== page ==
Tottori Sand Dunes for an trip out-of-the-ordinary Japan Adventure

Looking for something different to do in Japan? Try Tottori Sand Dunes! Might be fun. This isn’t a location I would recommend to someone who is headed to Japan for the first time ever, but if you are already living in Japan and looking for something new to do, check it out.

People for scale.

The Tottori Sand Dunes (鳥取砂丘 tottori sakyuu) are the only place in Japan where you can see sand dunes. They are indeed natural, and have existed for 100,000 years.

The Tottori Sand Dunes are really the main tourist attraction in Tottori prefecture. Other than the dunes, you can find hot springs and ryokan as you can at most other tourist destinations in Japan.

At the time I went, which was 2006… there were several activities you could do. They had rental boards so you could try sand surfing. You could do paragliding, or ride a camel. There is also a sand museum.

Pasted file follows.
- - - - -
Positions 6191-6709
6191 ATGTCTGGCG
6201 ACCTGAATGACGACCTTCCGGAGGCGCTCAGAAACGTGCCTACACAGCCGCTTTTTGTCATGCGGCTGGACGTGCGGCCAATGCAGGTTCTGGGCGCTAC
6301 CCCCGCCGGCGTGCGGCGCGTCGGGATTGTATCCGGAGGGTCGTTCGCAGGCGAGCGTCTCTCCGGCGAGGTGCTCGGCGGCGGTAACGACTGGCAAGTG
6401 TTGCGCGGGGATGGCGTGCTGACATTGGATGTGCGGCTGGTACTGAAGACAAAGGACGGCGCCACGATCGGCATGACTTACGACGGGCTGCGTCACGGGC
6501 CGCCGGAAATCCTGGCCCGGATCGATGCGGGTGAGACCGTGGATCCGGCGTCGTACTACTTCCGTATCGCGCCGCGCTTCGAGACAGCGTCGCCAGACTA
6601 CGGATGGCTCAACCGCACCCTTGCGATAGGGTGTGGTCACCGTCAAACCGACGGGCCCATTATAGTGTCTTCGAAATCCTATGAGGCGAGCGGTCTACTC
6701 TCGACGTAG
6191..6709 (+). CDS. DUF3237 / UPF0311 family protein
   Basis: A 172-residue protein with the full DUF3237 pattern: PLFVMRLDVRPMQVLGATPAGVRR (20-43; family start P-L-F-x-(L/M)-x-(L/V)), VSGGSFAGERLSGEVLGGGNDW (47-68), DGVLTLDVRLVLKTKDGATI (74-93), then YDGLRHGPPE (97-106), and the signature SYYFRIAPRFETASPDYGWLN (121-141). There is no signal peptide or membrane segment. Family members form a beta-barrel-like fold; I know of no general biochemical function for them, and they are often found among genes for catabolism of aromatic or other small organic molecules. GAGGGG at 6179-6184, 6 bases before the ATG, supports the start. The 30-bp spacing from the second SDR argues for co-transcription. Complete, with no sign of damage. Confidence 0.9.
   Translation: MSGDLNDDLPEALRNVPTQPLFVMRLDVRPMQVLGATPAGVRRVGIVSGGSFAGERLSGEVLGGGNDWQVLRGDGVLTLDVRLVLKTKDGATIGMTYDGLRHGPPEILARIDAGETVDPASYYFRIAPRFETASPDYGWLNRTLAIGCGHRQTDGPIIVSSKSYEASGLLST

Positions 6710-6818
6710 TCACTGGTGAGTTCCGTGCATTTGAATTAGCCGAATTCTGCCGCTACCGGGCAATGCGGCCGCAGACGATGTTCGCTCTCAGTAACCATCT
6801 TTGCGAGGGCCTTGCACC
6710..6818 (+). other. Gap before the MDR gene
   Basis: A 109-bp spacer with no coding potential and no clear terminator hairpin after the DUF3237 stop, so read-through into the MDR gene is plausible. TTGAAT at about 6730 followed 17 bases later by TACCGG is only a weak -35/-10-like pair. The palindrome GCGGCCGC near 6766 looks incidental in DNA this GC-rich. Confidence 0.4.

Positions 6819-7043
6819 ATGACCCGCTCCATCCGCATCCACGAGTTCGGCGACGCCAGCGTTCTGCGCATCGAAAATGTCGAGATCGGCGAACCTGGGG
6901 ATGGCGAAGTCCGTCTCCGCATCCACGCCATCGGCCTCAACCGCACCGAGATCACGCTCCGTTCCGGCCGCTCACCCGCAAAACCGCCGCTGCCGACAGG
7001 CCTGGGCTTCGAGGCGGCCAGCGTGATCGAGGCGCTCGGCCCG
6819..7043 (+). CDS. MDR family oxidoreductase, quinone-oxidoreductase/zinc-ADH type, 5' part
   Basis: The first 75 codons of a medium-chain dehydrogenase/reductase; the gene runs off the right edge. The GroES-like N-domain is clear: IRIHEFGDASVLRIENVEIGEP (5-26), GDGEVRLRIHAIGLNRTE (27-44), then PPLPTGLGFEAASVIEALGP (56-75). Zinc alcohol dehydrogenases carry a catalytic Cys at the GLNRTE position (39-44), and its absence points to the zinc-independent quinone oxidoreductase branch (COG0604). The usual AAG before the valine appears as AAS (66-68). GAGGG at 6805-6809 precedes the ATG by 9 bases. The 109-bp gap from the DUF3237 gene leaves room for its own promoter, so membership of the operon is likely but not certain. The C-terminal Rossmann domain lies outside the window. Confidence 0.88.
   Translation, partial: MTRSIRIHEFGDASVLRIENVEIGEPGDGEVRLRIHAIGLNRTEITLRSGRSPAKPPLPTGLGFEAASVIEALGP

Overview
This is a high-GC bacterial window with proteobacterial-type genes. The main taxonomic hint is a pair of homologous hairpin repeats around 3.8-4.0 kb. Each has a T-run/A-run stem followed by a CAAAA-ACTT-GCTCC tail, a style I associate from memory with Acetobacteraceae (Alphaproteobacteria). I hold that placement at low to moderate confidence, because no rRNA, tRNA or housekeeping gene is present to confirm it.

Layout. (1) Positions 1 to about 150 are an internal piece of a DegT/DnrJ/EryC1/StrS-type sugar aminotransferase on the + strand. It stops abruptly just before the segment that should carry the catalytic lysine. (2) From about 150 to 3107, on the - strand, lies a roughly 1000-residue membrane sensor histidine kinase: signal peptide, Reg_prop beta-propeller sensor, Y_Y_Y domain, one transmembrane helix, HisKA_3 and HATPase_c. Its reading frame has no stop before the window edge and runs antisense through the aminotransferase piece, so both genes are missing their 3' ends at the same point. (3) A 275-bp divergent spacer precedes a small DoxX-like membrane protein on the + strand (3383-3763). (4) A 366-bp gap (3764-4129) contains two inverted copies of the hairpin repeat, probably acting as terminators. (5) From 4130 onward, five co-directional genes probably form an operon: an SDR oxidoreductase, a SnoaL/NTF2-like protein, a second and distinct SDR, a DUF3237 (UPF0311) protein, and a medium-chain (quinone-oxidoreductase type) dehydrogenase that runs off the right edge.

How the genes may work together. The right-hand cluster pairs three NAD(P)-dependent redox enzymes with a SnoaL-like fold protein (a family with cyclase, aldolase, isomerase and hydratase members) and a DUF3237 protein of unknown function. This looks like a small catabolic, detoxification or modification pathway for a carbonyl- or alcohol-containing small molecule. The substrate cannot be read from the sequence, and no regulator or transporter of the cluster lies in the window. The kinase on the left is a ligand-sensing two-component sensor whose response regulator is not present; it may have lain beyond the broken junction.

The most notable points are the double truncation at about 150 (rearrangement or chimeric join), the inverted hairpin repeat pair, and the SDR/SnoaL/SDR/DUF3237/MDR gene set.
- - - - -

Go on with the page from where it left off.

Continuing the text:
Camel at Tottori Sand Dunes
Camel to ride! Must be lonely being a camel in Tottori…
Sand dune!
I guess parasailing isn’t the proper term, but this. It’s smaller.
Sand surfing!

Getting to Tottori Sand Dunes:

Once you’re in Tottori it’s easy to get to the dunes. They are such a major tourist attraction all the signs and anyone you ask will point you there.

From Tokyo: If you’re coming from Tokyo by train, it’s about 5 hours and 10 minutes. The trip will take you to Himeji on the Nozomi bullet train, and then from Himeji to Tottori station on the Super Hakuto train. From Tottori station you can get to the dunes by taxi or bus.